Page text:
Steve, if you want to see that video clip, just tap on the picture where the arrow is – it reveals a menu from which you can copy the URL onto another web page, to open the Youtube clip on the DS.

      A few weeks back you would probably have missed me anyway – I was in hospital for a month, and I’ve only been out for a bit under 3 weeks.

      My uncle had a Jag Mark 2, and a friend of mine had a bright red E-type. It wasn’t the V-8, but it performed so well I really didn’t see the point of the V8.

    • Pascal Ravach says:

      Hi Steve,
      For those unfamiliar with the DS, it’s useful to mention that Citroen invented the « pneumatic suspension »… it’s only in the last decades that they abandoned it (never looked for the reason); it was adopted by a Japanese manufacturer much later too for one sport car.
      I find that a fabulous invention, but very personally, as a little boy, I was a few times « sea sick » in the DS! The way it gently oscillated sometimes maybe…
      Still respect the approach a lot, though; and there are many Citroen fan club everywhere, a friend of mine in NH, US, owns a DS19, a DS21,… and the « butcher truck »!

  • Kristian Wannebo says:

    Aah, Pete,
    special cars… !

    When I lived in Germany in the -70s, I saw a VW Beatle with this text on the side:
    ( in German, though.)
    “I gave my Rolls to my butler.”

    Another Beatle had its front remodeled to look like a Rolls…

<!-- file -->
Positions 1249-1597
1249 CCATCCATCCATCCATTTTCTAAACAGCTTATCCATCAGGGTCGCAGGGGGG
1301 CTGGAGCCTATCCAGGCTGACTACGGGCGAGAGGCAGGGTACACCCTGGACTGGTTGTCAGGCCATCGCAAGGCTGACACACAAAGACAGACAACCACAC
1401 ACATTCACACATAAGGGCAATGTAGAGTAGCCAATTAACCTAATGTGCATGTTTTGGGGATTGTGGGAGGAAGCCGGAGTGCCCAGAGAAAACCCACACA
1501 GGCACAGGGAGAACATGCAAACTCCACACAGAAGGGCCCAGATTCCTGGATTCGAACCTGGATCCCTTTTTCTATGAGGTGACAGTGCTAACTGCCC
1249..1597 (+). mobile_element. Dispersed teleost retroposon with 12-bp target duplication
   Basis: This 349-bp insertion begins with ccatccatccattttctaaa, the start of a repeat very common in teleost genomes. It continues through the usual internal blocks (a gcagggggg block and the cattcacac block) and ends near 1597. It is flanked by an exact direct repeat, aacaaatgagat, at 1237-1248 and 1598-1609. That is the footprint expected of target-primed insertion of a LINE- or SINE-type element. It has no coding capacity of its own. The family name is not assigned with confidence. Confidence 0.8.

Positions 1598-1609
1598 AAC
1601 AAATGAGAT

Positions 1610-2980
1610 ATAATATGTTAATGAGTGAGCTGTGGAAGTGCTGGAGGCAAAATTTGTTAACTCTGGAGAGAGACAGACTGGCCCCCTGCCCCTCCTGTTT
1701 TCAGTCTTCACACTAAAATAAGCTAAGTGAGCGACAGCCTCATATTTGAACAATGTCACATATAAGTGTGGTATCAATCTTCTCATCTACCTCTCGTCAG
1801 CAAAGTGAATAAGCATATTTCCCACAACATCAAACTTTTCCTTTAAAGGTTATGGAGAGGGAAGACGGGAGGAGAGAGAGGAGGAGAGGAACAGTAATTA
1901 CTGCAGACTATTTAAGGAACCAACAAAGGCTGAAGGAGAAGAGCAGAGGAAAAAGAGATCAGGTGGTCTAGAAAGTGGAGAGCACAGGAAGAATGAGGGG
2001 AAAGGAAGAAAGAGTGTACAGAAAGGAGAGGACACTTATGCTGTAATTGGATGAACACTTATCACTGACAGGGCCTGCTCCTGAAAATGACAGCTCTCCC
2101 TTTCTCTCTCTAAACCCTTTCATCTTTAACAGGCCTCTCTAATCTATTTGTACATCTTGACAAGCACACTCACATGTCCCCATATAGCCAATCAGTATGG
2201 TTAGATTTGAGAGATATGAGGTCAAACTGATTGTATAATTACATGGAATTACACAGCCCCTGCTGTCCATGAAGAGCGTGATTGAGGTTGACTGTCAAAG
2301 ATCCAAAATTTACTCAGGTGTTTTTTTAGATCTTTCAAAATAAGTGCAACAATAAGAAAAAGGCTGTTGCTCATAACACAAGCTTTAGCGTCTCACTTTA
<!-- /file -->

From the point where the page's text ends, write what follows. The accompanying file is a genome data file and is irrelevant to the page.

( In the suburbs you didn’t need a calendar – when everybody was out washing their cars it was Sunday.)
    – – –

    I do remember these old Citroën’s from my childhood in Sweden, the Traction Avant
    was fairly common (with engines from 7 CV to 15 CV).
    It was called “Gangstercittran” because it was common in gangster films – “Gangsterlimousine” in Germany.

    I almost bought a used Porsche 356 once…
    I had a hard time to convince myself that I wanted a practical car and not a toy, not to speak of having to learn to handle it in snow!
    ( Although the Porsche 356 – and the totally different SAAB 96 – were often in the top positions in Swedish winter rallies.)
    – – –

    I do agree on newer Rolls’ looks!
    Really Good looking cars are rare – and beautiful cars even rarer.
    And, I think, the same goes for motorcycles – modern ones all too often have an almost brutal air.

    • Pascal Ravach says:

      Hi Kristian,

      My first car was a Beetle 62! Regretted all my life having sold it (even for 8 times what I paid for it!); in my youth, it was – for us non-rich blokes – either the « Deuch », the Citroen 2CV, either the Beetle… these cars had such a charm!
      To heal the miss, I later purchased a VW Scirocco 79 coupé, designed by Giugiaro)… had a lot of fun with that one 🙂

  • Jon Maxim says:

    I had a Citroen DS 21 Pallas in the early 70s in Canada. They were almost unknown in North America then and stopped being sold by the mid 70s. Everywhere I went in Canada and the US, people would stare at it in incredulity, especially when I broke down in the woods of West Virginia that reminded me of “Deliverance”. I believe they are still talking about the flying saucer that came down and pretended it was a car.

    The hydropneumatic suspension it had is still unmatched in any other car I have driven (and I have driven a really wide range). It was both soft – floating and totally stable – but at the same time it stuck the car to the road like glue in fast cornering. I still wonder why every car has not adopted that suspension. There is a rumour that Charles de Gaulle would not allow Citroen to license it to General Motors. But still…

    • Pete Guaron says:

      Ha ha – well I guess that WV was more familiar with Detroit’s products.